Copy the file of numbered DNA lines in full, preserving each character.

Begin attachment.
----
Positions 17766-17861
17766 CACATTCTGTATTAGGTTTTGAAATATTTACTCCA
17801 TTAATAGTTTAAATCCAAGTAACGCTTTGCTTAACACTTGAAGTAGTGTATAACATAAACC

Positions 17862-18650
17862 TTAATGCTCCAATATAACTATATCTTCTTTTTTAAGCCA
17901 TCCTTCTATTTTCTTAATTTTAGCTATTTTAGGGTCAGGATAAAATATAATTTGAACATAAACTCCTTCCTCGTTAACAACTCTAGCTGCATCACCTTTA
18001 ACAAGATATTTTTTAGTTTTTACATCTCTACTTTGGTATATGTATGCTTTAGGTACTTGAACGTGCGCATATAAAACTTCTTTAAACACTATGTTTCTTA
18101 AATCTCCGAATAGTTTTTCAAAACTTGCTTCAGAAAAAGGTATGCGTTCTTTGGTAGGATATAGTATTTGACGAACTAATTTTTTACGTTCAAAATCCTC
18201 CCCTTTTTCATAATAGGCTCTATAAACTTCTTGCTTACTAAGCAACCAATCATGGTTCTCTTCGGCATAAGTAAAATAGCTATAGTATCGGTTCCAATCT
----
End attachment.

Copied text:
Positions 17766-17861
17766 CACATTCTGTATTAGGTTTTGAAATATTTACTCCA
17801 TTAATAGTTTAAATCCAAGTAACGCTTTGCTTAACACTTGAAGTAGTGTATAACATAAACC

Positions 17862-18650
17862 TTAATGCTCCAATATAACTATATCTTCTTTTTTAAGCCA
17901 TCCTTCTATTTTCTTAATTTTAGCTATTTTAGGGTCAGGATAAAATATAATTTGAACATAAACTCCTTCCTCGTTAACAACTCTAGCTGCATCACCTTTA
18001 ACAAGATATTTTTTAGTTTTTACATCTCTACTTTGGTATATGTATGCTTTAGGTACTTGAACGTGCGCATATAAAACTTCTTTAAACACTATGTTTCTTA
18101 AATCTCCGAATAGTTTTTCAAAACTTGCTTCAGAAAAAGGTATGCGTTCTTTGGTAGGATATAGTATTTGACGAACTAATTTTTTACGTTCAAAATCCTC
18201 CCCTTTTTCATAATAGGCTCTATAAACTTCTTGCTTACTAAGCAACCAATCATGGTTCTCTTCGGCATAAGTAAAATAGCTATAGTATCGGTTCCAATCT